4 out of 4 stars
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A Dream for Peace shelves the detailed journey of Ghoulem Berrah, an Algerian revolutionary, who strives towards the decolonization of Algeria and world peace.
Berrah was born into a middle-class family in Aïn Beïda, a small town in northeastern Algeria. He enrolled in a French school where he experienced first-hand racism. This led to his first anti-colonial protest where he rejected an award because it was handed differently compared to his French counterpart. He earned a scholarship to pursue Medicine in Bordeaux, France. Here he met a group of like-minded individuals and officially started his anti-colonial movement by starting a nationalist party, supporting other parties with the same objective and campaigning. His acts of activism led to a series of events.
There was a warrant for his arrest causing him to flee to Morocco. He met Moroccans who played a bit role in the liberation of Algeria, in turn he attended to the local community and war casualties. He educated the locals on water conservation. He was accorded the duty of issuing certificates of abstinence to young Jewish girls on the eve of their weddings, despite being Muslim. He enrolled in law school to gain legal authorization to organize Algerian students in Morocco - securing scholarships for them. He also organized the transportation of weapons to aid the Algerian liberation. The above examples are just the tip of the iceberg in regards to the struggle of Algeria. In the book your read more about his academic breakthroughs and diplomatic work. He brushed shoulders with the high and mighty, working closely with the president of Cote D'Ivoire as his special advisor. You get to learn about his role in the Israeli Council for Israeli-Palestine Peace and as a messenger after Siad Barre, the president of Somalia, took the port of Berbera from the Russians. He led an extraordinary life.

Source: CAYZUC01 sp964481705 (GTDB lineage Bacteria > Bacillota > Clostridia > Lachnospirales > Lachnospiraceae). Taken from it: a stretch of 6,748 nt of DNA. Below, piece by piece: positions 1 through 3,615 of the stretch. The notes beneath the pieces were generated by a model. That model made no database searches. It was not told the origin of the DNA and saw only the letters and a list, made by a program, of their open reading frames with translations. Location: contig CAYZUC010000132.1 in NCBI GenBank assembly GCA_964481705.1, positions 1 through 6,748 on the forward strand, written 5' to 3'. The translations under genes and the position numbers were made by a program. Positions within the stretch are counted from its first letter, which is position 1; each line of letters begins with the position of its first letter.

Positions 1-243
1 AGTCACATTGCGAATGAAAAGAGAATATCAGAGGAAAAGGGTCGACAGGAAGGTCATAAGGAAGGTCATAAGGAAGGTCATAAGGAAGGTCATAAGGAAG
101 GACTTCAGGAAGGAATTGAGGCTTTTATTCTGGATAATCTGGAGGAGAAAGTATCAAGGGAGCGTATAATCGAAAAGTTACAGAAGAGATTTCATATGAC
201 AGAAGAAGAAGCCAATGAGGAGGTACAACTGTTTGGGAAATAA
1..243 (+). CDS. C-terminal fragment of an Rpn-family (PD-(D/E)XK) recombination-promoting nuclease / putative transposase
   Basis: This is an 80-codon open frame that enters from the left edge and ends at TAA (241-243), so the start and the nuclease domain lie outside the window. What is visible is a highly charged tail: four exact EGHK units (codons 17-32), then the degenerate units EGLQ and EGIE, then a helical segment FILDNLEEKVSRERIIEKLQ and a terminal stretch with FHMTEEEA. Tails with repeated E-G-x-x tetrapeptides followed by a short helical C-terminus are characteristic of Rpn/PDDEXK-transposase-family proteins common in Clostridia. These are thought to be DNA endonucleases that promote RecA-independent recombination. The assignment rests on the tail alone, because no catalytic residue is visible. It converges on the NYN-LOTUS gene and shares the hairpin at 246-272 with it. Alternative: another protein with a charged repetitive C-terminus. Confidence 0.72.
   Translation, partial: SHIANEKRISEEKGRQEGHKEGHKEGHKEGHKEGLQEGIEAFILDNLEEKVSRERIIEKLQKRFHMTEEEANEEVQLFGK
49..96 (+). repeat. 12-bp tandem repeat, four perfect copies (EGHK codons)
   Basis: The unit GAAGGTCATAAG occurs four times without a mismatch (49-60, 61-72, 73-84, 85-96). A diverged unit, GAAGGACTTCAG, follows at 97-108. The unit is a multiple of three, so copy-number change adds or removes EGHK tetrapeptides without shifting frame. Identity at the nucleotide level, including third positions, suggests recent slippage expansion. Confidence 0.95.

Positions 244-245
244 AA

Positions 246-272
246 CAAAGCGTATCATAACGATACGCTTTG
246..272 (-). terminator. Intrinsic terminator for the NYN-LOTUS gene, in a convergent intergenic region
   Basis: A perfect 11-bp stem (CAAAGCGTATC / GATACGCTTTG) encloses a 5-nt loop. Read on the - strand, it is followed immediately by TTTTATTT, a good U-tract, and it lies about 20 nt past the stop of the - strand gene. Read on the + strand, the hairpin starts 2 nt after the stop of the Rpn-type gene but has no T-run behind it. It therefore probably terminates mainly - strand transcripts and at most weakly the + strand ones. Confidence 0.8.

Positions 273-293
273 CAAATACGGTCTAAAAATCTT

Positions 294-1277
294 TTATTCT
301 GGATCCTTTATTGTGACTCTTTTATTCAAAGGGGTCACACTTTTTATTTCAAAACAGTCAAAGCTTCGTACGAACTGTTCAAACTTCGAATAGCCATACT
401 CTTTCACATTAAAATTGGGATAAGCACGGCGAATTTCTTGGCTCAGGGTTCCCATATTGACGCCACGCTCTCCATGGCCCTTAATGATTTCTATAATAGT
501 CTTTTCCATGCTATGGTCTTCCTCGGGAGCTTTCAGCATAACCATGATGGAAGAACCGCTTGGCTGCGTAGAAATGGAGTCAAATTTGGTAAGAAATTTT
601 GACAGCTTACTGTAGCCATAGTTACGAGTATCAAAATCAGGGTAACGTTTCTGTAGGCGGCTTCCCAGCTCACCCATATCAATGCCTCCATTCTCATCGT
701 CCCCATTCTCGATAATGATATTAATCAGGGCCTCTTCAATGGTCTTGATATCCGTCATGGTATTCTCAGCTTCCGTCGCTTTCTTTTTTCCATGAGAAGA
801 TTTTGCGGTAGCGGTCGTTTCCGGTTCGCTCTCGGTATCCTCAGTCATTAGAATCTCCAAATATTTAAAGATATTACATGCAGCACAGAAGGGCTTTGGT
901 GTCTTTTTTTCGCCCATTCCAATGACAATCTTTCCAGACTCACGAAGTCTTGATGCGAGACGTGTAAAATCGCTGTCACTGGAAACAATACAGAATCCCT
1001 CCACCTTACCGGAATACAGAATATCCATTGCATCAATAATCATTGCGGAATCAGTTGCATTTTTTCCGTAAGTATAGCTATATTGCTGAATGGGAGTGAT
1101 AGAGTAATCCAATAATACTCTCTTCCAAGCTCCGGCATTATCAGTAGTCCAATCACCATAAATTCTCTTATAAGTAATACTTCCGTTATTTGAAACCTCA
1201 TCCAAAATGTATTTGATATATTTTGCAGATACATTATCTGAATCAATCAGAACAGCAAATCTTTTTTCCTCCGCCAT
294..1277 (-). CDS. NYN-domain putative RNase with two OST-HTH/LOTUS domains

What I loved most about the book was the author's narration of his love life. This doesn't weaken the plot, it enhances it. Throughout the story, we view Berrah as almost superhuman. Having accomplished so much, at such a young age and in such unfavorable conditions. He is a freedom fighter, a lecturer at Yale School of Medicine, an ambassador on peace negotiations between Israel and Palestine, an interfaith leader, and much more. The description of his romantic encounters humanizes him. Most of the readers have not experienced the colonial oppression or life as a student of Medicine but I am sure they have felt what it is like to be in love. These accounts, therefore, make the author more relatable.
The author's use of images adds authenticity to the story. Images are timeless; unapologetically cementing their place in history as most welcome memories of rather faded experiences. They grab the readers' attention inspiring visual thinking. They help increase engagement and comprehension. However, some of the pictures are blurry due to the low-quality cameras used during those times.
Putting into consideration all of the above, I would rate this well-edited book 4 out of 4 stars. I would strongly recommend this book to lovers of African history.
A Dream For Peace
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